By Ed Wendt
It has been a long journey, too long. I am happy the water is restored to East Maui and that our people can go back to farming. I am happy for the kalo, the fish, the opae and ‘o‘opu, and the limu. Life has been restored; all will have life again.
However, I am sad for the people we lost along the way, the kūpuna who didn’t live to see this day, the generations of family farmers we lost because there was no wai, the thousands of huli plants that we now struggle to bring back.
So many years of my life and the lives of so many in our community were spent fighting for wai, years that are forever gone. Where is the justice? Why did it take so long?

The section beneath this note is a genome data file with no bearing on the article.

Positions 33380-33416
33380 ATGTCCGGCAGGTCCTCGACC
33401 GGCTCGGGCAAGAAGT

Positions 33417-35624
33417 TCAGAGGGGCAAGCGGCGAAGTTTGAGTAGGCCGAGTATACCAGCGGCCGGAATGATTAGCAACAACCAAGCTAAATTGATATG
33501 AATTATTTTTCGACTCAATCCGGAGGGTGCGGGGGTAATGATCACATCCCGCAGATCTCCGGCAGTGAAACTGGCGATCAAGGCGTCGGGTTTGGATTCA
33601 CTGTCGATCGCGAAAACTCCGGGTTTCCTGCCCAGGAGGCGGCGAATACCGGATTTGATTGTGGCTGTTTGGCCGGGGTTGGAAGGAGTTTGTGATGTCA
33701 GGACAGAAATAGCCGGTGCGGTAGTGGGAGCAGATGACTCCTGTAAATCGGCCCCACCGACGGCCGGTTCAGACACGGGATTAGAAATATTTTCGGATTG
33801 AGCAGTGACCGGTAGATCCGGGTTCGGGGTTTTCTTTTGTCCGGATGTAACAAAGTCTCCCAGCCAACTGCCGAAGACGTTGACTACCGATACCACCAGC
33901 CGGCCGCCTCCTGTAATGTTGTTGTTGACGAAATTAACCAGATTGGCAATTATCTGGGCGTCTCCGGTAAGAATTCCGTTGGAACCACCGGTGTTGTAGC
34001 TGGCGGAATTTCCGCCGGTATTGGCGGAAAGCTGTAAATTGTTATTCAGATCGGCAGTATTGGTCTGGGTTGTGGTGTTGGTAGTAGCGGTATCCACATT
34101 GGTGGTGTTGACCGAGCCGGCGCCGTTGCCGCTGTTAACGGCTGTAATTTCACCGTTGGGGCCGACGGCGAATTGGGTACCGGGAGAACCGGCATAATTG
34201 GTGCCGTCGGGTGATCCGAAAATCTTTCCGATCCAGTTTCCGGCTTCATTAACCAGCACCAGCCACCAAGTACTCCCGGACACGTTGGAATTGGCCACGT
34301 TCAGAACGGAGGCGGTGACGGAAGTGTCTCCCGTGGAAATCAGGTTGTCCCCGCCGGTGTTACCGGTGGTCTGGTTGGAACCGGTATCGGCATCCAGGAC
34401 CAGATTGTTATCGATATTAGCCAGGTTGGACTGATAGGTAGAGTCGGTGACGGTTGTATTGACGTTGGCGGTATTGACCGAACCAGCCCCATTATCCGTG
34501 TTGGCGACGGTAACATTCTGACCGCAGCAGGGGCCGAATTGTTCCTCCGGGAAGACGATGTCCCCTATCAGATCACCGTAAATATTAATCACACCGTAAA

The wai started drying up in the 1970’s and 80’s and eventually it was completely gone. Alexander & Baldwin took up to 450 million gallons per day, more than the entire island of O‘ahu consumes, and left us farmers with nothing. It took over 30 years of fighting inside and outside the courtroom to bring justice and the struggle still continues.
I served as a combat paratrooper with the 173rd Airborne Brigade during the Vietnam War. I went to protect everybody’s rights, but my constitutional rights were denied to me and my community. There are many veterans in my community who were also combatants in Vietnam, as well as up through and including the Gulf wars. We fought for America and, yet, this is how we were treated.
As I stated above, I am happy the wai has been returned. There must be a better life for the ‘āina and future generations so the sacrifices of our kūpuna and our community will not have been in vain.